Although Vesak (Pali: Vesakha; Sanskrit: Vaisakha) is often called the “Buddha’s Birthday”, it’s actually three celebrations rolled into one: the birth, enlightenment and death of Siddhartha Gautama, also known as Shakyamuni (Sage of the Shakyas), and of course, as the Buddha.

The date for Vesak differs according to tradition and country, but generally it’s held on the day of the full moon in the fifth month, which would be today. So happy Vesak day to everyone.

Of course, no one knows for sure when the Buddha was born or when he died, or even if there actually was such a person. Sometimes I am inclined to believe that the Buddha’s story was crafted from that of Mahavira, who was the real architect of Jainism as we know it today, or maybe it was the other way around. Or maybe there actually were two guys with nearly identical backgrounds who arrived on the Indian spiritual scene at basically the same time with very similar teachings. Maybe they’re both myths. It’s likely we’ll never know.

As far as Buddhism goes, it doesn’t matter. Edward Conze once said, “The existence of the Gautama as an individual is, in any case, a matter of little importance to Buddhist faith.” Because the Buddha is portrayed as a human being and not a god, his awakening represents the potential for awakening that exists within every human being. It’s not important whether one particular person was the first to awaken. Plenty of others awakened after him, and we can too. That potential is like a seed and when it sprouts in anyone, that person is, in the words of Jack Kerouac, “equally empty, equally to be loved, equally a coming Buddha.”

Tsung-mi (780-841), regarded as both a patriarch of the Flower Garland School and a Ch’an (Zen) Master, composed a work entitled Yuan Jen or “On the Original Nature of Human Beings.” It’s often used as a primer of Mahayana teachings. In this piece, he wrote,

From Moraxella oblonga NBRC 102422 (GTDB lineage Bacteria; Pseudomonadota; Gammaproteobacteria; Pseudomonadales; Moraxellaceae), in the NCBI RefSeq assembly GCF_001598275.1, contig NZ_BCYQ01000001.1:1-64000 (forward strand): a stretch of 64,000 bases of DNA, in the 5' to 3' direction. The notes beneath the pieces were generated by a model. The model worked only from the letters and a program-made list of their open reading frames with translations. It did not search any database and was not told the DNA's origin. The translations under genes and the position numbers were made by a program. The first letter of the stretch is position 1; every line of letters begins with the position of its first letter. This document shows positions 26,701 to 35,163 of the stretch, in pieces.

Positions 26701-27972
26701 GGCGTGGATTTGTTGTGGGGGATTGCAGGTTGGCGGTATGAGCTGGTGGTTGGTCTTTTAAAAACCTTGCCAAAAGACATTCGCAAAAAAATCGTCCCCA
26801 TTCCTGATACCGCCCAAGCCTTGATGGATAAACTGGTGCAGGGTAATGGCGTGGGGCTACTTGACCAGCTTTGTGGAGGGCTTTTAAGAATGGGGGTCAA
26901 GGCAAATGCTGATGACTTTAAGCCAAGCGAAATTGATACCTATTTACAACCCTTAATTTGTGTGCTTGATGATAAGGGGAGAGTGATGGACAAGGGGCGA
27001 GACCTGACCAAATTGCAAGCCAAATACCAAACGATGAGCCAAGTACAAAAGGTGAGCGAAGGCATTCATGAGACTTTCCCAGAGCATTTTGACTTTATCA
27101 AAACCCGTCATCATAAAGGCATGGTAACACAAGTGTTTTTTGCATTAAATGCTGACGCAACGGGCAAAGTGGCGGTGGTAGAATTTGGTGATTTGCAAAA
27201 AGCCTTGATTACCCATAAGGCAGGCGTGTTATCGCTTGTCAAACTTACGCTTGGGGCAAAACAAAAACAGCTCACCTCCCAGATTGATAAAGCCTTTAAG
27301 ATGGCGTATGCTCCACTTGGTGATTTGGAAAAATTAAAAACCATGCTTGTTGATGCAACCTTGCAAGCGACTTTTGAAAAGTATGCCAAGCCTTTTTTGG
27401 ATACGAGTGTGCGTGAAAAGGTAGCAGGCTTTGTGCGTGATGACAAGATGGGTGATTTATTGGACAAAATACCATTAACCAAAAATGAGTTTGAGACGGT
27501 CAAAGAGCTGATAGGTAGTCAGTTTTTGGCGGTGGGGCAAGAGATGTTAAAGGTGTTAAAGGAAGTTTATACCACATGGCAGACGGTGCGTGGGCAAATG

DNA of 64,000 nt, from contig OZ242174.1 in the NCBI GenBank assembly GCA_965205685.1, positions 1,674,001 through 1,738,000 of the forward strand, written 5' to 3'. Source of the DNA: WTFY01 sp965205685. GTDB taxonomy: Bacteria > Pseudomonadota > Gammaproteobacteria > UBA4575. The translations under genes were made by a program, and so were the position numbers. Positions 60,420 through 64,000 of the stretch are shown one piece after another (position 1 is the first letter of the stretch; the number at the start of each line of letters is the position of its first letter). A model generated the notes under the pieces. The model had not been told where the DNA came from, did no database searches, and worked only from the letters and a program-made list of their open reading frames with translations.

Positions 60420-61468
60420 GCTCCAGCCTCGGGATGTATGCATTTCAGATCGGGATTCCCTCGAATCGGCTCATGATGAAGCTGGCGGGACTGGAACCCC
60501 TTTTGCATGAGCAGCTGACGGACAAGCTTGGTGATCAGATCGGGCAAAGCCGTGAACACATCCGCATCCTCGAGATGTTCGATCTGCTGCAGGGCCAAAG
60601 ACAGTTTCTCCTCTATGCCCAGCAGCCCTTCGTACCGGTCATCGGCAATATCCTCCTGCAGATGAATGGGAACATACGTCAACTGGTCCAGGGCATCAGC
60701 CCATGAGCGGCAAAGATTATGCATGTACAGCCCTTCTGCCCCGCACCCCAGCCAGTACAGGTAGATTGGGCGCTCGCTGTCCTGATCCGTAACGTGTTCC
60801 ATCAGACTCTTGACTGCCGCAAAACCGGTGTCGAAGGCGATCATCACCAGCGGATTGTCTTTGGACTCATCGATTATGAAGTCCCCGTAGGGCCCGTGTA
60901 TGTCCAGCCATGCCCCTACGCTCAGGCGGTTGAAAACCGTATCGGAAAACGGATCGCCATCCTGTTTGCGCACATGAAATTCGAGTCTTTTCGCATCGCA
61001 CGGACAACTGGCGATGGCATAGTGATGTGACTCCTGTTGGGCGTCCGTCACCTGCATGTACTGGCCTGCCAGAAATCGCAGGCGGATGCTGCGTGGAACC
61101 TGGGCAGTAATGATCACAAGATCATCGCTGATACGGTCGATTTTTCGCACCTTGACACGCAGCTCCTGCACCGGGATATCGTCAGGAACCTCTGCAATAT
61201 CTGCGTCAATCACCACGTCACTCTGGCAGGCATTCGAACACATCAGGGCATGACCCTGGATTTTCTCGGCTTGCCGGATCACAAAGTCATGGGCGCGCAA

All sentient beings posses the true mind of original enlightenment. From the beginningless beginning this mind has been constant, Pure, luminous, and unobscured; it has always been characterized by bright cognition; it is called the Buddha Nature or the Womb of the Awakened.

From the beginningless beginning the delusions of human beings has obscured it so that they have not been aware of it. Because they recognize in themselves only the ordinary person’s characteristics, they indulge in lives of attachment, increasing the bond of karmic power and receiving the sufferings of birth and death. Out of compassion for them, The Awakened One taught that everything is empty; then he revealed to all that the true mind of spiritual enlightenment is pure and is identical with that of the Buddhas.”

For Buddhists, then, the Buddha is the personification of all our ideals and values. He attained the highest spiritual achievement, but the same is never beyond our own reach. To me, Vesak is about commemorating that potential for Buddhahood. We are really celebrating ourselves. We are him and he is us. His day is our day.

The term ‘all Buddhas’ means Shakyamuni Buddha: Shakyamuni Buddha is synonymous with one’s very mind being Buddha. At that very moment when all the Buddhas of past, present, and future have become, do become, and will become Buddha, without fail, They become Shakyamuni Buddha. This is what “Your very mind is Buddha” means.

– Dogen, On ‘Your Very Mind Is Buddha’ (Soku Shin Ze Butsu)